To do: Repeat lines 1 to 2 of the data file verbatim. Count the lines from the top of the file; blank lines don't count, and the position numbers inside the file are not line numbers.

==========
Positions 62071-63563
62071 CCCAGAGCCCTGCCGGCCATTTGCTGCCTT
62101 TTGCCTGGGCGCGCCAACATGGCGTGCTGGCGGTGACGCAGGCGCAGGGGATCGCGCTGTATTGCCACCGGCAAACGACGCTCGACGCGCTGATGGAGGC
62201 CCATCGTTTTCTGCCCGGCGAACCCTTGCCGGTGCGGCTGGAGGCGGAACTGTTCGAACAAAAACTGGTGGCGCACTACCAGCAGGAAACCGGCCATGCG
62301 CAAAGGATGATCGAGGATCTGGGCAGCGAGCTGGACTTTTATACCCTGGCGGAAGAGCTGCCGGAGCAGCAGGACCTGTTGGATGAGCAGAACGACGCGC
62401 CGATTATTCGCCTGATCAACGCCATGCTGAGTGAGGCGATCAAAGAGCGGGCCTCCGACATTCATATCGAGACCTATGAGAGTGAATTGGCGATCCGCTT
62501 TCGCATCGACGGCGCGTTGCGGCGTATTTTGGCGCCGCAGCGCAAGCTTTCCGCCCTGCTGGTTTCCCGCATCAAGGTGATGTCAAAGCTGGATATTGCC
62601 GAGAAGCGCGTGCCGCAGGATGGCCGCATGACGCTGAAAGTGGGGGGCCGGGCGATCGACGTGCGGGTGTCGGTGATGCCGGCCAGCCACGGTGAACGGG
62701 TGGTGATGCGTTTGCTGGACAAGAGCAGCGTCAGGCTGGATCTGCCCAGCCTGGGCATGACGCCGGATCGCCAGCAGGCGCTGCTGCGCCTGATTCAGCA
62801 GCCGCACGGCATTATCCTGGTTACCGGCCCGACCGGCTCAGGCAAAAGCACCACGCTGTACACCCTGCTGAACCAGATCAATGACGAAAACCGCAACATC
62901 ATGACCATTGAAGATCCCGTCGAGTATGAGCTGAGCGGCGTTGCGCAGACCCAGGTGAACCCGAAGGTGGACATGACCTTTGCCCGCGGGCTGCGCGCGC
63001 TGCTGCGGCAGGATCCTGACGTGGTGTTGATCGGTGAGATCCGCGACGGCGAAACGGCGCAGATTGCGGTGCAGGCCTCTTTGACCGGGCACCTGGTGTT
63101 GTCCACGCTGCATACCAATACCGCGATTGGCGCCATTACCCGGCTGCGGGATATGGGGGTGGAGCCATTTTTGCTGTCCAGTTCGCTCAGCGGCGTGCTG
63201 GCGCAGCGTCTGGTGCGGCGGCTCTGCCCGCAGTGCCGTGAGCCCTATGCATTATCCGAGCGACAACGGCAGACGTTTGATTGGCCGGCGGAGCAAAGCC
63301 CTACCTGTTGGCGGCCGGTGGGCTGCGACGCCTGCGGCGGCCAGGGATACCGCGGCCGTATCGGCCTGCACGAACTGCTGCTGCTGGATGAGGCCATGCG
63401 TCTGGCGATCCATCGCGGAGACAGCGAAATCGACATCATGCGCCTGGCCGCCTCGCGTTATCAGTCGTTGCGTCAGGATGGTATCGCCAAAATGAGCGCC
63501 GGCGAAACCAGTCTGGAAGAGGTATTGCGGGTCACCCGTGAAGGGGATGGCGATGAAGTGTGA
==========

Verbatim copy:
Positions 62071-63563
62071 CCCAGAGCCCTGCCGGCCATTTGCTGCCTT